COE News


Orange County

Date Published

Get to Know OC COE’s Newly-Hired Assistant Director, Jacob Poore

The OC COE created a brand-new position, Assistant Director, which was recently filled by its very own Mr. Jacob Poore, previously the OC COE’s Research Analyst. We sat down with Jacob to get to know him a bit and learn his thoughts about his new role.

What interested you in the OC COE Assistant Director position?
I was the OC COE Research Analyst for four years, served as Interim Director for six months in 2021, and have learned so much about labor market information, career education, and the OC Region. I want to continue building on that work in an increased capacity, and the Assistant Director position was the perfect fit, especially after I got a better understanding and more insight into managing the OC COE during my time as Interim Director.

What are you looking forward to most in your new role?
Most immediately, I am excited that the OC COE team is expanding and look forward to hiring a new research analyst. More broadly, I am looking forward to engaging with the OC region at a deeper level by being even more involved in strategic planning and continuing to develop research that will have an impact on career education programs and students throughout the region.

What’s your favorite OC COE report/presentation/study that you’ve worked on and why?
It’s difficult to choose just one because I have worked on so many great reports during my time with the OC COE. If I had to choose one, it would be Jobs for Recovery, which was finalized and published in Fall 2021 when I was Interim Director. That report required us to create an original methodology to determine which jobs were going to be in-demand and growing in the post-COVID recession economy and how OC community college training programs could help get jobseekers into those jobs. It’s my favorite because it was timely, actionable, and it provides a base report that we can build on and expand to better understand the post-COVID recession labor market and how community colleges can respond to labor market needs. We are working on a refresh of this report and will be able to use it as a launchpad for other upcoming projects – stay tuned!

What was the most challenging OC COE report/presentation/study that you’ve worked on and why?
Each project comes with its challenges, but I think the most difficult was Orange County Sector Analysis Project (OCSAP) – both the original version and the refresh the OC COE completed during my time as Interim Director. OCSAP was originally completed in 2019 and was the first major study the OC COE conducted. It involved analyzing traditional labor market supply and demand data for OC’s eight priority sectors, conducting focus groups, analyzing the quantitative and qualitative data to identify top middle-skill jobs and most potential opportunity jobs and creating reports and profiles for each sector. We then presented the findings at numerous events.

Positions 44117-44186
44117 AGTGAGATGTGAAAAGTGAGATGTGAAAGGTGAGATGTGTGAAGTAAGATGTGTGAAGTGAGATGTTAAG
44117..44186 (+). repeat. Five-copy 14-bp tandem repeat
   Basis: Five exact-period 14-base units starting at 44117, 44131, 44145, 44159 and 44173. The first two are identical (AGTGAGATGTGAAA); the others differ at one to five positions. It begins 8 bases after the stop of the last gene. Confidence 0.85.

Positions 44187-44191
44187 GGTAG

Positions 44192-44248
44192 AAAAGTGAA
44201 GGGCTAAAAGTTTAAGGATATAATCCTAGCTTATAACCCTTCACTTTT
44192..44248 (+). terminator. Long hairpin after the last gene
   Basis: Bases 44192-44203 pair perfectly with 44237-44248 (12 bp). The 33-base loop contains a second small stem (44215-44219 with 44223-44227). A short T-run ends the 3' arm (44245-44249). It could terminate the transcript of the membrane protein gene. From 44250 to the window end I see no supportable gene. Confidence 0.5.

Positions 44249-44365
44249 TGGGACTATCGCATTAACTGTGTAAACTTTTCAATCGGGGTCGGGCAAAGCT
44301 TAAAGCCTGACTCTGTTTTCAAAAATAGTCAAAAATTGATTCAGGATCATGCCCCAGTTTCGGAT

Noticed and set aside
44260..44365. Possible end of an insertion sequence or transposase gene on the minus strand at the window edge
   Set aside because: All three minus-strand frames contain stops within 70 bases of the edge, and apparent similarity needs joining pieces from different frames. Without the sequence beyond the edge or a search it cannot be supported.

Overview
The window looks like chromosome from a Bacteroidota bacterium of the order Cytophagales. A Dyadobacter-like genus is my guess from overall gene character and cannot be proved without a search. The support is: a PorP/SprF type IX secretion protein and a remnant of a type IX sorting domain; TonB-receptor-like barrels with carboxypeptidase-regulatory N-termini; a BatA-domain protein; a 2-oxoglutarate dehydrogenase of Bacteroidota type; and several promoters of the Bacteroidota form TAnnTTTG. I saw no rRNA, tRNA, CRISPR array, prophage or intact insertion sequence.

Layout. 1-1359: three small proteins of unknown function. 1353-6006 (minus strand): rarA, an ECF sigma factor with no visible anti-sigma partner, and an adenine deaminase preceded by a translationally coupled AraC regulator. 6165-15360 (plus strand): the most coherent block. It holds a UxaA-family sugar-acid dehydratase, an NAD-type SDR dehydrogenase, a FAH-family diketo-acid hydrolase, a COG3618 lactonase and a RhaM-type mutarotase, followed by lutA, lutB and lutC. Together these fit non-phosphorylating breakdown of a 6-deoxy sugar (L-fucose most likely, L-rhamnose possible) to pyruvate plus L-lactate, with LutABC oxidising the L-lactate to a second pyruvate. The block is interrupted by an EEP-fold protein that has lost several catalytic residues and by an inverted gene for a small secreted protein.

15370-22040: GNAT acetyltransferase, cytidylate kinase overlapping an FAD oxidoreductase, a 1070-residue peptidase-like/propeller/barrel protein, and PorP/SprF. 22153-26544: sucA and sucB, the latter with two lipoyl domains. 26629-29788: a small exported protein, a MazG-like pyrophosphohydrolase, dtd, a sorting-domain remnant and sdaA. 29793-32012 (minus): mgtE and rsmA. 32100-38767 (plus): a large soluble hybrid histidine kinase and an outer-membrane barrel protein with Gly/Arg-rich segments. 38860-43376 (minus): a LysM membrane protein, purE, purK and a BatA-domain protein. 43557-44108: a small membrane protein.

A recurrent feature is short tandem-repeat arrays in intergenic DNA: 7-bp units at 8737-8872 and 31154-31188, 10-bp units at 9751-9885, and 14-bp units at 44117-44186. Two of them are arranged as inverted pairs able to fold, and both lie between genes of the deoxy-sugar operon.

While I was Interim Director, I refreshed the labor market data and published an updated version of OCSAP, which was a different challenge because of the rapid changes in the labor market due to COVID-19 that affected the criteria for top middle-skill jobs. OCSAP continues to be a great resource for OC community colleges and I am so proud to have worked on such a significant project.

What do you think are the important issues impacting the OC COE and/or the Orange County region?
I think one of the biggest issues is declining enrollment – but I also think it presents a great opportunity for the OC COE and OC Region to think about strategies that can improve student retention and, ultimately, student outcomes. I spend a lot of time looking at data from LaunchBoard for the OC COE’s labor market analysis for program recommendation reports and have noticed big discrepancies between the number of students taking courses and those that actually earn an award. It would be interesting to better understand the reasons students are not completing and to create strategies to address those reasons. Depending on the program, I also see gaps between student wages and the wages reported in the labor market information. Analyzing this data r to see why these discrepancies exist and understanding what kind of nuances aren’t captured in the aggregated data could identify areas for further research to help improve student outcomes. These are big questions and issues, but I think the OC COE can help address these areas, especially as we expand our team to further serve the OC Region.